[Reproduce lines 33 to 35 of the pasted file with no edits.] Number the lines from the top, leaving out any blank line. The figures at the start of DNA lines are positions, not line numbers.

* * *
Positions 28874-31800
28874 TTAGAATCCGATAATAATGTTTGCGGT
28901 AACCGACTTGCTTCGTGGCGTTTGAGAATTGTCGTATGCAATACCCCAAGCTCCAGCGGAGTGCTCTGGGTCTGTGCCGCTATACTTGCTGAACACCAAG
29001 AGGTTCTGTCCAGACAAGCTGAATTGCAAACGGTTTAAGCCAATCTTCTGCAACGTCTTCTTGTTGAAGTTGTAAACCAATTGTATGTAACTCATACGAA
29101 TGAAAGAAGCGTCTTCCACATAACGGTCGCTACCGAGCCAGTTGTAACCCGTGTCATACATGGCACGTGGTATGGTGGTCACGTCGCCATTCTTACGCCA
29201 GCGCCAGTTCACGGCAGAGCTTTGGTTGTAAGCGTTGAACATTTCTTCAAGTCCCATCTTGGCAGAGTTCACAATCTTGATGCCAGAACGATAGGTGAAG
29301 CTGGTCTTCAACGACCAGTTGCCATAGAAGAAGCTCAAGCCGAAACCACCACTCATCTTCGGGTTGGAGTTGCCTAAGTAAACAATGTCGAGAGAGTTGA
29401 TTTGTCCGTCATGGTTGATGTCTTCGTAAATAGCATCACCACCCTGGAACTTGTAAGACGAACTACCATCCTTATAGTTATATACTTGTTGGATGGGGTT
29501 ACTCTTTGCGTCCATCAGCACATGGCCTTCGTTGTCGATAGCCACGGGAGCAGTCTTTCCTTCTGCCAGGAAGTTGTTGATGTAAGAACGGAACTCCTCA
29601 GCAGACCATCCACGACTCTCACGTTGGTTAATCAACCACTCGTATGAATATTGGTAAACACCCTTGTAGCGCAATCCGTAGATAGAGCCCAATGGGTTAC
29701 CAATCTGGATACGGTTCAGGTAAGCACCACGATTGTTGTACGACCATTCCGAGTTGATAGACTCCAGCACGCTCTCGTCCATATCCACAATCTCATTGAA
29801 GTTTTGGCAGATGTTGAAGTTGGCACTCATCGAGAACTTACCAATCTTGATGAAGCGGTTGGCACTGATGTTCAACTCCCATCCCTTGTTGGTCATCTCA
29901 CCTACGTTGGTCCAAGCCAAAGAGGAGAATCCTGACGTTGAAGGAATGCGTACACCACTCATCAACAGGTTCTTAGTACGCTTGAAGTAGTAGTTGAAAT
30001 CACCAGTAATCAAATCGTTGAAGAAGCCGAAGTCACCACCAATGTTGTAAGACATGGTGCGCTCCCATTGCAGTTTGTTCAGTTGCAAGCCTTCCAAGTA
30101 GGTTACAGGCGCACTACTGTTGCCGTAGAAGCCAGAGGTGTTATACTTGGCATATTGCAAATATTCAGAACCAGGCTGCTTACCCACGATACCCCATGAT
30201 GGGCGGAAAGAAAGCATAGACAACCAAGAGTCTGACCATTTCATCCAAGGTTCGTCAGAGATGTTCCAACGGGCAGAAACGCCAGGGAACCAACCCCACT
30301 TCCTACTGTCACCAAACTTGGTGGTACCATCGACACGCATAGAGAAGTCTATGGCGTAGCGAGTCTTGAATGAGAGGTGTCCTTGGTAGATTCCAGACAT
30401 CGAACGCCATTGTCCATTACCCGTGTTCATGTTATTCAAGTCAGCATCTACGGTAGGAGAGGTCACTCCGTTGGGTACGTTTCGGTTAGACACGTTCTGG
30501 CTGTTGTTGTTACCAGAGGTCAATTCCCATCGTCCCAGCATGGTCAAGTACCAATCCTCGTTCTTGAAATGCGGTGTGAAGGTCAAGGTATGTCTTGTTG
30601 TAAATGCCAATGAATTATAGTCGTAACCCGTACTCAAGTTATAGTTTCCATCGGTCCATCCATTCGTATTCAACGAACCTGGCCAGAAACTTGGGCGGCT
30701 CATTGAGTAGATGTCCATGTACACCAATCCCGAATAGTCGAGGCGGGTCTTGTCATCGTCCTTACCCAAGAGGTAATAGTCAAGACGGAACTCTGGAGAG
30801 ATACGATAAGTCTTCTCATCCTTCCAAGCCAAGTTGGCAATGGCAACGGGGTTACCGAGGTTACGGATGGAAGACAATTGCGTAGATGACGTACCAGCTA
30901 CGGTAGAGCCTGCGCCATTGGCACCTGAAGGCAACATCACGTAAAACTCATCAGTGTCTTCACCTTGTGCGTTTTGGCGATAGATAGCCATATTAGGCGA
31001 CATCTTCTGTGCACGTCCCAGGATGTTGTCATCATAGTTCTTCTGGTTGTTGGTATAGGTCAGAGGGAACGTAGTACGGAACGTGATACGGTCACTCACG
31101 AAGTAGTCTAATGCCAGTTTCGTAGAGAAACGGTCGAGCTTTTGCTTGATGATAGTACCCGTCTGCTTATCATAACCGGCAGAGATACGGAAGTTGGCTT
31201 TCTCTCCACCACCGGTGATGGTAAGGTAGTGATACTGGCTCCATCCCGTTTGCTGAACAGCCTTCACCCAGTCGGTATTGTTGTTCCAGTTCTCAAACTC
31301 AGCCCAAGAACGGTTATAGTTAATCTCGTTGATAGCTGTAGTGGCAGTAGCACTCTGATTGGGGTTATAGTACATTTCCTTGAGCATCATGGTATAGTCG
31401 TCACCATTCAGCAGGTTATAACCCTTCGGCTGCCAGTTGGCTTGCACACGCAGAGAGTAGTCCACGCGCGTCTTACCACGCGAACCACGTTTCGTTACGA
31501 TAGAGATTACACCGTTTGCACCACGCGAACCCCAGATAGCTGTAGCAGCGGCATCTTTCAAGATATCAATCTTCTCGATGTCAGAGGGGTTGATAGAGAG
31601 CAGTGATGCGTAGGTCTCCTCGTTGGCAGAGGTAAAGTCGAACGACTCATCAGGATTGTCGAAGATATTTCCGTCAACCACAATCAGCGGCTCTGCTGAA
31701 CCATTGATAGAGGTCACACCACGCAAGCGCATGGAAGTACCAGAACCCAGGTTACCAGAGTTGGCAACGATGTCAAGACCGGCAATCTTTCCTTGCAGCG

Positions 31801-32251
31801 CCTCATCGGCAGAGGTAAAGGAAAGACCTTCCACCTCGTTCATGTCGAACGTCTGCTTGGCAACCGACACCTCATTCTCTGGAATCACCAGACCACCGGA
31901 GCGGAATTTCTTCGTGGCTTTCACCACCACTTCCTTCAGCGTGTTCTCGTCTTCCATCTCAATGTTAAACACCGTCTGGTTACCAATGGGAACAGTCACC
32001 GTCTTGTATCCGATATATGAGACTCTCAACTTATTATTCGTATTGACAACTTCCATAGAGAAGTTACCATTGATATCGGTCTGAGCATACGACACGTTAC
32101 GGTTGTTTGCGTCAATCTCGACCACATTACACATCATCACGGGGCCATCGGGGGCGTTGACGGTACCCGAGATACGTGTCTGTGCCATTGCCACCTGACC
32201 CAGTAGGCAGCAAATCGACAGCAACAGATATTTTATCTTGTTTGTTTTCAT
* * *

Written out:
31801 CCTCATCGGCAGAGGTAAAGGAAAGACCTTCCACCTCGTTCATGTCGAACGTCTGCTTGGCAACCGACACCTCATTCTCTGGAATCACCAGACCACCGGA
31901 GCGGAATTTCTTCGTGGCTTTCACCACCACTTCCTTCAGCGTGTTCTCGTCTTCCATCTCAATGTTAAACACCGTCTGGTTACCAATGGGAACAGTCACC
32001 GTCTTGTATCCGATATATGAGACTCTCAACTTATTATTCGTATTGACAACTTCCATAGAGAAGTTACCATTGATATCGGTCTGAGCATACGACACGTTAC